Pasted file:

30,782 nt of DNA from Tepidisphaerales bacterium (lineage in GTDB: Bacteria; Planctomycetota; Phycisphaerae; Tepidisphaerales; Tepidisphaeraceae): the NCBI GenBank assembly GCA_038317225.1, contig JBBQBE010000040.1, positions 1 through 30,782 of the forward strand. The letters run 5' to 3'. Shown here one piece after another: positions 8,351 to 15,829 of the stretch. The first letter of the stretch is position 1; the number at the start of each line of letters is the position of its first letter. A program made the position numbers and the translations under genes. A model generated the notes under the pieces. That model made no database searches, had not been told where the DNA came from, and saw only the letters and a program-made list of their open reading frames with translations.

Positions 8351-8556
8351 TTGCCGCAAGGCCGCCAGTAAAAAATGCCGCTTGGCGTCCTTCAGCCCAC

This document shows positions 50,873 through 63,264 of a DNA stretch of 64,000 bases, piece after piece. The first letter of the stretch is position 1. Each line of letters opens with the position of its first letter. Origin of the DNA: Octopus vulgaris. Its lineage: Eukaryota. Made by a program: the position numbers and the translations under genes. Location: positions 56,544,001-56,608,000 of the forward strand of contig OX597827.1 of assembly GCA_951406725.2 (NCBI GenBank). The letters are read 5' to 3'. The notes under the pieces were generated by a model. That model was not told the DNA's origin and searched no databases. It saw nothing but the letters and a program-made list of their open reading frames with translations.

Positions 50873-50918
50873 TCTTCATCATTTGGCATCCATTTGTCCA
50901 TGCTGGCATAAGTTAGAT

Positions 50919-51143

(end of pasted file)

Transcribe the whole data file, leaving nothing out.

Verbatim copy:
30,782 nt of DNA from Tepidisphaerales bacterium (lineage in GTDB: Bacteria; Planctomycetota; Phycisphaerae; Tepidisphaerales; Tepidisphaeraceae): the NCBI GenBank assembly GCA_038317225.1, contig JBBQBE010000040.1, positions 1 through 30,782 of the forward strand. The letters run 5' to 3'. Shown here one piece after another: positions 8,351 to 15,829 of the stretch. The first letter of the stretch is position 1; the number at the start of each line of letters is the position of its first letter. A program made the position numbers and the translations under genes. A model generated the notes under the pieces. That model made no database searches, had not been told where the DNA came from, and saw only the letters and a program-made list of their open reading frames with translations.

Positions 8351-8556
8351 TTGCCGCAAGGCCGCCAGTAAAAAATGCCGCTTGGCGTCCTTCAGCCCAC

This document shows positions 50,873 through 63,264 of a DNA stretch of 64,000 bases, piece after piece. The first letter of the stretch is position 1. Each line of letters opens with the position of its first letter. Origin of the DNA: Octopus vulgaris. Its lineage: Eukaryota. Made by a program: the position numbers and the translations under genes. Location: positions 56,544,001-56,608,000 of the forward strand of contig OX597827.1 of assembly GCA_951406725.2 (NCBI GenBank). The letters are read 5' to 3'. The notes under the pieces were generated by a model. That model was not told the DNA's origin and searched no databases. It saw nothing but the letters and a program-made list of their open reading frames with translations.

Positions 50873-50918
50873 TCTTCATCATTTGGCATCCATTTGTCCA
50901 TGCTGGCATAAGTTAGAT

Positions 50919-51143